ARTUR SCHNABEL AND JOSEPH SZIGETI PLAY MOZART AT THE FRICK COLLECTION (APRIL 4, 1948)
Two of the greatest musicians who ever lived couldn’t record together.
They worked for competing companies.
But they admired each other and occasionally played together in public.
One concert took place at the Frick Collection—the most refined museum in New York.
Just outside the concert room hang some of the masterpieces of Western art: Bellini’s Saint
Francis, Rembrandt’s Self-Portrait, Titians, a Velazquez, three Vermeers…
It seems right.
That concert must have been broadcast on the radio—someone must have recorded it.
I didn’t know it existed until a friend surprised me with a copy for my birthday.
One of my most cherished gifts.
The greatest pianist and the greatest violinist of the century—I had never heard them perform
I couldn’t imagine it.
Schnabel’s uncanny delicacy, his sense of tragedy, a trill that suddenly sees into the abyss.
Szigeti’s visceral touch, his heartbreaking soulfulness, his “speaking” inflections.
Could they really play together?
If anything, they are more intimately responsive to each other, to each other’s odd, individual
voice, than almost any other musical collaborators I’ve ever heard.
Ella and Louie—her heavenly sweetness, his earthy growl.
More immediately—intuitively—responsive to each other than almost any pair of musicians I’ve
Mozart’s Sonata in E-flat—K. 481, as it’s usually referred to—one of the wondrous later pieces
he wrote in Vienna.
He was nearly 30—in less than six years he’d be dead.
He was one of the inventors—one of the masters—of the kind of music-making in which the
players are equal partners.
Not just a soloist with an accompanist.
In K. 481 the players are equals.
Not identical, but equal—a partnership in which both partners can maintain their own
personality, their own individuality.
Not identical—but equal.
Schnabel begins with an annunciation: three firm notes; then Szigeti puts the period on
Schnabel’s brief sentence.
Or is it an exclamation point?
Then Schnabel relaxes, almost whistling a little tune (Szigeti gives him room).
Szigeti softens too—their first moment of equal tenderness—not exactly toward each other, but a
sudden easy acceptance of the possibility of goodness, of kindness in the world.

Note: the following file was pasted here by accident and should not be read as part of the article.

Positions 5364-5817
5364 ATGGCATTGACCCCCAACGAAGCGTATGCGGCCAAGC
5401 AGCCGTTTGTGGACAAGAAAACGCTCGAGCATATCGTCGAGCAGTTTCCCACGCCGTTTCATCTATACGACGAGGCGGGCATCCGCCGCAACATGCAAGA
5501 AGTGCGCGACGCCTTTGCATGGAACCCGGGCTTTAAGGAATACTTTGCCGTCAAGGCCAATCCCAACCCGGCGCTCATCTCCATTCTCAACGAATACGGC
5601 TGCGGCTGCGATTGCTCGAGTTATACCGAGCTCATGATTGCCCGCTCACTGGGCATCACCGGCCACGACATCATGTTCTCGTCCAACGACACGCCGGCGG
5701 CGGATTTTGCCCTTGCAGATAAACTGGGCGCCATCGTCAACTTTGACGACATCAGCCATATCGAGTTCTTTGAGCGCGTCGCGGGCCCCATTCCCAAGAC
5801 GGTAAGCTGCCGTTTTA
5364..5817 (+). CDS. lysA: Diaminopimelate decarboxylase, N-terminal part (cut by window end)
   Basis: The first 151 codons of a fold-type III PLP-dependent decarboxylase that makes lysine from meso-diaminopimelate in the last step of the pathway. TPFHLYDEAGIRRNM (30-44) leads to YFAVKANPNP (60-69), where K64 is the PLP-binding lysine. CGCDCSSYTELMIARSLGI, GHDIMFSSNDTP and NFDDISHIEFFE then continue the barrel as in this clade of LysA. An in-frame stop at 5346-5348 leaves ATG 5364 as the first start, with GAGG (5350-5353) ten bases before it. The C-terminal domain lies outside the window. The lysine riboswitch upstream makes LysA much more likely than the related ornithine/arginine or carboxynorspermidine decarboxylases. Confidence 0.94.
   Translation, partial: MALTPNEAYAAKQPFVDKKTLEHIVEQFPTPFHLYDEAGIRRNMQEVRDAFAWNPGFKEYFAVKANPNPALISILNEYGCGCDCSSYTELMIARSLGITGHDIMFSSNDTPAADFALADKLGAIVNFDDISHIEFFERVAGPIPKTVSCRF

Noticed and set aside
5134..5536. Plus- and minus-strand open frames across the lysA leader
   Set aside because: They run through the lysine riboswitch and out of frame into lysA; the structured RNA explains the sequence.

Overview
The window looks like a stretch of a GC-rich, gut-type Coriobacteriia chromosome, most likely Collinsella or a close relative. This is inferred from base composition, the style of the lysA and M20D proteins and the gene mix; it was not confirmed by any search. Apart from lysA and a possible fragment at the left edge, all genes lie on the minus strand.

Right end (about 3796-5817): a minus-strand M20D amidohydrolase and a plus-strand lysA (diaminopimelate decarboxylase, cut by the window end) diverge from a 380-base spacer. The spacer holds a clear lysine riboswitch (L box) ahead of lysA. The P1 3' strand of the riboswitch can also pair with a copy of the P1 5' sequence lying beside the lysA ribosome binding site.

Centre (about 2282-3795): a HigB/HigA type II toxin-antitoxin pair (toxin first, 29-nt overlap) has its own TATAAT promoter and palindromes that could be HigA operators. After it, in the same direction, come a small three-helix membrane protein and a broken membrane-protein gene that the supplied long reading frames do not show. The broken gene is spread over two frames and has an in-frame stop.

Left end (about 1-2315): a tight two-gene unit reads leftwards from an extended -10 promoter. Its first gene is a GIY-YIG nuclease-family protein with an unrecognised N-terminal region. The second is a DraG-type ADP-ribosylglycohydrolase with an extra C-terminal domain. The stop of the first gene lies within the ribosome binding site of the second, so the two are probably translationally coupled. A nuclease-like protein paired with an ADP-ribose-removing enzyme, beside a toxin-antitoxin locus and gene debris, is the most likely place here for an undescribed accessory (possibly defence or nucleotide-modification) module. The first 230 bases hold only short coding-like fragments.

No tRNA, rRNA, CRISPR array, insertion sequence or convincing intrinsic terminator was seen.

They’re mutually content.
They share their accord.
In the slow movement, Schnabel is singing a lullaby—or is it a love duet? (lovers parting?)—and
Szigeti is humming along.
Then suddenly it’s the violin singing—a quiet lament, Szigeti trying to hide at least some part of
his grief, while Schnabel insists—gently insists—on getting past this.
When the opening melody returns, Schnabel incorporates Szigeti’s lament, and Szigeti extends
Near the end of the movement, the violin suddenly, urgently leaps into another register, another
world, as if staying on the earth were just too hard.
In fact, intolerable.
Schnabel’s piano flutters in agitation, then resigns itself to allow Szigeti to pour his heart out.
Schnabel lets him, waiting for Szigeti to return to the ground—which he finally, though with
some apparent reluctance, does.
And once again they are both part of the same world—where crying out against grief
and accepting it are inseparable.
Can there be a happy ending?
Szigeti, maybe reluctantly, seems finally to have passed from—passed through—lament, into
something close to joy… bringing Schnabel along with him.
Or is this joy exactly where Schnabel was heading from the very beginning?
They are soon not just resigned but happy—equally, if not identically happy—increasingly
exuberant, playful, teasing.
Increasingly a couple.
Is that a tear about to fall (whose?)—but no, they continue their game.
Yes, they say—yes, we’re all right, it’s all right.
Mozart says it’s all right.
Mozart says “yes.”
In a concert at the Frick Collection, in 1948, Artur Schnabel and Joseph Szigeti played Mozart’s